manage seasonal depression Alpharetta

Manage Seasonal Depression

What is Seasonal Depression?

Seasonal depression, also known as seasonal affective disorder (SAD), is a type of depression that occurs at the same time each year, typically during the winter months. It is estimated that up to 5% of the population in the United States suffers from SAD, with women being more likely to experience it than men. Symptoms may include feeling depressed most of the day, losing interest in activities that were once enjoyable, changes in appetite and sleep patterns, and feelings of hopelessness. These symptoms can significantly impact a person’s daily life and relationships. So how can you manage seasonal depression? 

What causes SAD? 

There are several potential causes of SAD. One theory is that it is related to the decrease in sunlight during the winter months, which can disrupt the body’s internal clock and lead to feelings of depression. Another theory is that the change in seasons may cause a drop in serotonin, a neurotransmitter that plays a role in mood regulation.

How to manage symptoms of SAD

Fortunately, it is possible to manage seasonal depression! There are a few techniques that can help with the symptoms of SAD. One of the most effective treatments is red light therapy, which involves sitting in front of a special light box that mimics natural outdoor light for a set amount of time each day. Light therapy can help to regulate the body’s internal clock and improve mood.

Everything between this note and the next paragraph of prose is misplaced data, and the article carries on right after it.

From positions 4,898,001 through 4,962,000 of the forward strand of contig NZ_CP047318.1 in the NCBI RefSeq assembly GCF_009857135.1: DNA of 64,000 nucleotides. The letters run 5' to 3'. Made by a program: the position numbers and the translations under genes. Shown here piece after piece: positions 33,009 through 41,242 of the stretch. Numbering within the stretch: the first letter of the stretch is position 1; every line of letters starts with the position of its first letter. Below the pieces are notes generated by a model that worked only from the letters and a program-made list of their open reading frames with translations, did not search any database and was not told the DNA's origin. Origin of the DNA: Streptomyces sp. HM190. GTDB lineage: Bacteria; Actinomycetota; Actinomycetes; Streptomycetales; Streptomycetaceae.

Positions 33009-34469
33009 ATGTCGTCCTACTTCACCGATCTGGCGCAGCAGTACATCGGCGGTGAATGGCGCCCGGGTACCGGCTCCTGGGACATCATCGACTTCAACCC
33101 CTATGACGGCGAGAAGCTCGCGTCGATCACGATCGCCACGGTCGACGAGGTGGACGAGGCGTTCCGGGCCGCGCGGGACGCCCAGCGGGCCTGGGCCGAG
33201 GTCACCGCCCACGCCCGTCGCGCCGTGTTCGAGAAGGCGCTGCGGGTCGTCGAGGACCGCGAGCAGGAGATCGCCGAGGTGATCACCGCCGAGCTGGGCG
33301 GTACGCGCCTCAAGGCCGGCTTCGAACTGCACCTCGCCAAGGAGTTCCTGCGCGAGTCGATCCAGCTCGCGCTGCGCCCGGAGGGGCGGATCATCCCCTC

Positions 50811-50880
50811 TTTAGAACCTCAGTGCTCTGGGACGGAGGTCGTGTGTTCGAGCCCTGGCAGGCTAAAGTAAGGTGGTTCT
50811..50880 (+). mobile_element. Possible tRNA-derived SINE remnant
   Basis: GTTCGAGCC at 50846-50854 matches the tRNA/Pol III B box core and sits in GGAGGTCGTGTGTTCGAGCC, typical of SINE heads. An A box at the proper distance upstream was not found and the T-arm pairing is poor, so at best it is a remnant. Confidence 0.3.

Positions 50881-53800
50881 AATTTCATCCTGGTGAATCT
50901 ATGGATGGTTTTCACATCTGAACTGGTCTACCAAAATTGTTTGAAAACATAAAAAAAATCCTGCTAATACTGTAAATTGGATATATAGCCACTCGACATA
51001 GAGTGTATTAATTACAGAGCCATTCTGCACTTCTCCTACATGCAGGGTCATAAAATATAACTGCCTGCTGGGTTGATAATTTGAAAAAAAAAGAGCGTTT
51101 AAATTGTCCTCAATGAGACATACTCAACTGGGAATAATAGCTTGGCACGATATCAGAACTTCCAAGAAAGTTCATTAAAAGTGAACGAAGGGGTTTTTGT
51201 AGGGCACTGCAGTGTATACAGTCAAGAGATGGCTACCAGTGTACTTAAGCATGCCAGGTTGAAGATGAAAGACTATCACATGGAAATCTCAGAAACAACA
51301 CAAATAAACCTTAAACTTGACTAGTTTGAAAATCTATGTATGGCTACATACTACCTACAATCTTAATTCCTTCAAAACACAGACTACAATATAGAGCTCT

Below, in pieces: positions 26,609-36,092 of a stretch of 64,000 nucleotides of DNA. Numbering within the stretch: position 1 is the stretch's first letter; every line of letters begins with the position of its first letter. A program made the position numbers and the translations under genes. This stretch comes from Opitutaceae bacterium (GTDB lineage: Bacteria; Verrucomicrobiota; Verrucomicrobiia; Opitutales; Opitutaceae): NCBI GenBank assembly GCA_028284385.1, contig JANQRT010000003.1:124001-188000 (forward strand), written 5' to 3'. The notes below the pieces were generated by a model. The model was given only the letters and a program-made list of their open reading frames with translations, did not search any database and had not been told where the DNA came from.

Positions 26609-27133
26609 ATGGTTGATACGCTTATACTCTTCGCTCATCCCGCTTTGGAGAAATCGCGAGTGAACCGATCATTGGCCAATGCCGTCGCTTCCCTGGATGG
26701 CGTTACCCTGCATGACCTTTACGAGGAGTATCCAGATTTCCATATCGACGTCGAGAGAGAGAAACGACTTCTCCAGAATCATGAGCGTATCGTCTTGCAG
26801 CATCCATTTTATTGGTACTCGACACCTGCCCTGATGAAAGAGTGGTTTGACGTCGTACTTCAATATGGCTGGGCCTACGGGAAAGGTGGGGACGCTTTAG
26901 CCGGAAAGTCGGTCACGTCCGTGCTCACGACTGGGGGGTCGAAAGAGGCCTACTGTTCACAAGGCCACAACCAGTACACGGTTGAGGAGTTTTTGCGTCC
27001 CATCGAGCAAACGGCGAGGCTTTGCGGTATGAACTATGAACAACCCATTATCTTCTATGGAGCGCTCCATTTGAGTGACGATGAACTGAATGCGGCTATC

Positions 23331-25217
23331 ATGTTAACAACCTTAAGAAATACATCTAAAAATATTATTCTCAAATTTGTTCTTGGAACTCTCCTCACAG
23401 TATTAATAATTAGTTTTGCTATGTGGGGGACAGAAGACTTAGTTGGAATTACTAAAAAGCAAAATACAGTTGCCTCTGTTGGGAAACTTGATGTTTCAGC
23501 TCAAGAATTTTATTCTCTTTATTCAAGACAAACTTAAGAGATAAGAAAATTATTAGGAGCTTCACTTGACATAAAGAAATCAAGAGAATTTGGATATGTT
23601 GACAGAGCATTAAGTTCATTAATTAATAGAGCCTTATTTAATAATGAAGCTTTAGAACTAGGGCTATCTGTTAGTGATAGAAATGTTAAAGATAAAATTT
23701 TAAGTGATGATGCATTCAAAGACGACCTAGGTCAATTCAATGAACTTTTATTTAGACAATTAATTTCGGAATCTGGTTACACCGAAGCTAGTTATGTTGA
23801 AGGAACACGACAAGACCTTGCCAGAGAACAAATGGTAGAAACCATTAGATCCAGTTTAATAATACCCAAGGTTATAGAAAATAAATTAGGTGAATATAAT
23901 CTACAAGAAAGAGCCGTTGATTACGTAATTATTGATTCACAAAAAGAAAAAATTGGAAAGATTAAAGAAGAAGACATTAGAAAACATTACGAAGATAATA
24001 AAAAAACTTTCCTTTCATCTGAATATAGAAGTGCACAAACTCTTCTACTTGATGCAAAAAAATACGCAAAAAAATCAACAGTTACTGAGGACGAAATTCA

Exercise is another important tool for managing SAD. Regular physical activity can help to boost mood and reduce feelings of depression. It can also improve sleep and increase energy levels. Exercise doesn’t have to be intense; even taking a brisk walk outside on a sunny day can be beneficial.

In addition to light therapy and exercise, there are several other strategies that can help to manage SAD. These include eating a healthy and balanced diet, getting enough sleep, and practicing relaxation techniques such as deep breathing or meditation.

It is also important to address any underlying issues that may be contributing to SAD. This may involve talking to a mental health professional and seeking counseling or therapy. Antidepressant medication may also be prescribed by a doctor.

Ask for help

It’s important to remember that SAD is a real and treatable condition. If you or someone you know is experiencing symptoms of depression, don’t hesitate to reach out for help. There are many resources available, including support groups and mental health professionals, who can provide guidance and support. Centered offers valuable mindfulness-based support for depression, anxiety, and addiction issues, including those made worse in winter months. Call 800.556.2966 today for information on our program if you or someone you love needs help!